[OpenTRV-dev] Feedback Mechanisms.

Mon Mar 25 13:49:42 GMT 2013

Thomas wrote:

*The commercial systems can be divided into those that only control
> radiator valves and those that also control boilers and other heating
> system components. ..
> The second kind of system is very difficult to make and involves much
> higher risks since the system might either run the boiler with all
> radiator valves closed (which could damage the boiler if it hasn't
> been installed properly) or might fail to switch on the boiler during
> extreme cold (allowing plumbing to freeze).*

I think the system becomes relatively straight forward if we adopt some of
the simplifications that have been mentioned in discussions.  I've almost
certainly got this at least slightly wrong (!) but I think the rough system
design inferred from the discussions looks something like this:

*Boiler control*
The boiler simply responds to rooms calling for heat.  The boiler doesn't
have its own schedule.  The boiler is off if no rooms call for heat (hence
shouldn't damage itself if the heating engineer forgot to install a
bypass).  The boiler is on if one or more rooms call for heat.

(For future iterations: there are lots of optimisations to this model:
minimising return temps to keep the boiler condensing for as long as
possible, modulating the boiler using OpenTherm etc etc)

*Room TRVs*
Damon is keen to keep the temperature decision making in the TRV.

TRVs will store a basic temperature schedule and have a temperature sensor,
a basic display (perhaps just some LEDs) and a small number of buttons.  If
the room is colder than the target set point then the TRV opens its local
valve and calls for heat from the boiler (subject to hysteresis / slew rate
limiting / PID control).  Making the TRV responsible for deciding when to
call for heat also minimises the amount of time it needs to use its radio
(in comparison to a central controller taking responsibility for making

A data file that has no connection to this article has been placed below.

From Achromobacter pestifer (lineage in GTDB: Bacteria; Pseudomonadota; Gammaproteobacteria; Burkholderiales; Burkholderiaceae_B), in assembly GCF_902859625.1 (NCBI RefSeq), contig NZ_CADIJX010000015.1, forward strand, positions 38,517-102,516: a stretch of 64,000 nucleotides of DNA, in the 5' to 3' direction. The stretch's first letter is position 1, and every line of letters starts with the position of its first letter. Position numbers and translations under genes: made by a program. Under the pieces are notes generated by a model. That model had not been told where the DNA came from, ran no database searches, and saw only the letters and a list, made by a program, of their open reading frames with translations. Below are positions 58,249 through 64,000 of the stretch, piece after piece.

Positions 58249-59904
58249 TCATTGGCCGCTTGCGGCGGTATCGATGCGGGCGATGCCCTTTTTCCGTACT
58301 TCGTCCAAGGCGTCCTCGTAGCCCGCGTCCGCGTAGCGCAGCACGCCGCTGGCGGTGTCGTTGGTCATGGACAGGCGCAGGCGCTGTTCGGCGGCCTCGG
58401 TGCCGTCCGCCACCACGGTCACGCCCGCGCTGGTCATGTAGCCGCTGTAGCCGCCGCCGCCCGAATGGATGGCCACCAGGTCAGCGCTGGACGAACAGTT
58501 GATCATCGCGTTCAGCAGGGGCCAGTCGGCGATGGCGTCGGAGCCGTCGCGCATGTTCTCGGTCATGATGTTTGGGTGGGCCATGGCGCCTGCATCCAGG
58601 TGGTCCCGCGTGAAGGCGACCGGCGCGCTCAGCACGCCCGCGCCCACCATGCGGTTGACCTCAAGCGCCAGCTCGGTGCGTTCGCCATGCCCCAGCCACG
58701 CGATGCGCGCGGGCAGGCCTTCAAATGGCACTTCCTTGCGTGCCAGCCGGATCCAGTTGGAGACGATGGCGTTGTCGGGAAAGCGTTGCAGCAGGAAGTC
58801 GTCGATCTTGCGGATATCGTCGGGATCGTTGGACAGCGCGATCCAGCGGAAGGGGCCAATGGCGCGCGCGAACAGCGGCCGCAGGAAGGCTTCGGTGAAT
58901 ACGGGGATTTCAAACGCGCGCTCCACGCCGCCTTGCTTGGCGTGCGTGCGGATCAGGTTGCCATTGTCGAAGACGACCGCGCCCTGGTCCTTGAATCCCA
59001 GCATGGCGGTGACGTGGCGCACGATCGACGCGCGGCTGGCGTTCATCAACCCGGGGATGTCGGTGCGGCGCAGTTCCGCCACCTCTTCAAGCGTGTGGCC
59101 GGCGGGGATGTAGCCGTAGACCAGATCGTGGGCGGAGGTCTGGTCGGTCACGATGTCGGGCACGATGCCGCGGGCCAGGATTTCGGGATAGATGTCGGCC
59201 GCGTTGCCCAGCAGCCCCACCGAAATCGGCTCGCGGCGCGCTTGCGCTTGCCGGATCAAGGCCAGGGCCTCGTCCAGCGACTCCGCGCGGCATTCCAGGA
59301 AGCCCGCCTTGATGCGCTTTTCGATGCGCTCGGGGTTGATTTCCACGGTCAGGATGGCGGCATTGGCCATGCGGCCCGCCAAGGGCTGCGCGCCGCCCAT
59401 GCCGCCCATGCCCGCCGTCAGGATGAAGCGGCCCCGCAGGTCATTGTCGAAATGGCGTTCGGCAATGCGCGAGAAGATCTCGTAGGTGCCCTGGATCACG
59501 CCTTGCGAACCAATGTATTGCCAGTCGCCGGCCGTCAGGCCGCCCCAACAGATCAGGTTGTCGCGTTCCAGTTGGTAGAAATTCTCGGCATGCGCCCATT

heating decisions: if a central hub queried each TRV for its temperature,
compared that temp to a central schedule and then commanded each TRV to
open/close then that would result in more RF usage (and hence battery
usage), I think)

If another device wants to get / set the state and schedule for the TRV
then it can poll the TRV [although this implies that the TRV's radio is
always ready to RX, which may use too much power???].  But the TRV's
schedule is the authoritative one (this is a simple way of avoiding any
problems with synchronising UIs: just store the schedule in one place
only!  (perhaps with a cache / backup kept somewhere else)).

MQTT is a prime candidate for the RF message format.

*Room thermostats* (optional)
I think some people are eager to have separate "thermostat" / controller
units in each room (at least partially because the temperature sensors on
the TRVs may not sense the correct temperature because they're so close to
the radiator - although people have suggested that convection currents mean
that the TRV's temperature sensor actually measured a remarkably accurate
room temperature)

*"IP Bridge" *(optional)
For those folks who want such a thing, there could be a separate device
which connects the heating RF network to an IP network, hence enabling
control over the web / mobile phone / tablet etc etc etc.

Please, please shout if any of this is wrong.  Just trying to paint an
overall picture for Thomas (and myself!).

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